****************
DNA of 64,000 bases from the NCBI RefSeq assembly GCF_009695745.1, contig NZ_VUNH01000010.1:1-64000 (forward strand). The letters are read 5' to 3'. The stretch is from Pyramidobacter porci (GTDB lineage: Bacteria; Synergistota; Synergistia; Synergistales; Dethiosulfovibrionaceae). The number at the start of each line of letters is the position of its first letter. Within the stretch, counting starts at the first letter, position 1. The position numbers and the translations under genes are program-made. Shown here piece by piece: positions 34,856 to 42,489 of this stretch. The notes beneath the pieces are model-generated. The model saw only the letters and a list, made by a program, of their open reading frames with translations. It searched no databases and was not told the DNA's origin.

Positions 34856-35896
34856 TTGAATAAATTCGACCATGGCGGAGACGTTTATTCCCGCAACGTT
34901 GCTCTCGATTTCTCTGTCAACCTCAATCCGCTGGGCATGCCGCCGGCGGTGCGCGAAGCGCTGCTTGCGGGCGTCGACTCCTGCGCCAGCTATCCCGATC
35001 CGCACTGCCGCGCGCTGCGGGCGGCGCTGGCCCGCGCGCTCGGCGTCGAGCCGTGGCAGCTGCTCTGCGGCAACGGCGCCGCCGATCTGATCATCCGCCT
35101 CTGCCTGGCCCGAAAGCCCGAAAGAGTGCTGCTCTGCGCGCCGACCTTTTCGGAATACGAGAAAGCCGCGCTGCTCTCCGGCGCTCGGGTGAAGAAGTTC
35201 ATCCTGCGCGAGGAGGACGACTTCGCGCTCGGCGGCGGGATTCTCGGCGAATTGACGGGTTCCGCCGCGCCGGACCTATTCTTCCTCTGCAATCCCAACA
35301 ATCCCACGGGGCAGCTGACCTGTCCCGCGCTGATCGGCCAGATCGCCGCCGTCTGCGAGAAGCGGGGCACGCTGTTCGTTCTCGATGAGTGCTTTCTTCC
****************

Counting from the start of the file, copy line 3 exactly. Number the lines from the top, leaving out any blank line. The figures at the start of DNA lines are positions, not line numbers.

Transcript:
34856 TTGAATAAATTCGACCATGGCGGAGACGTTTATTCCCGCAACGTT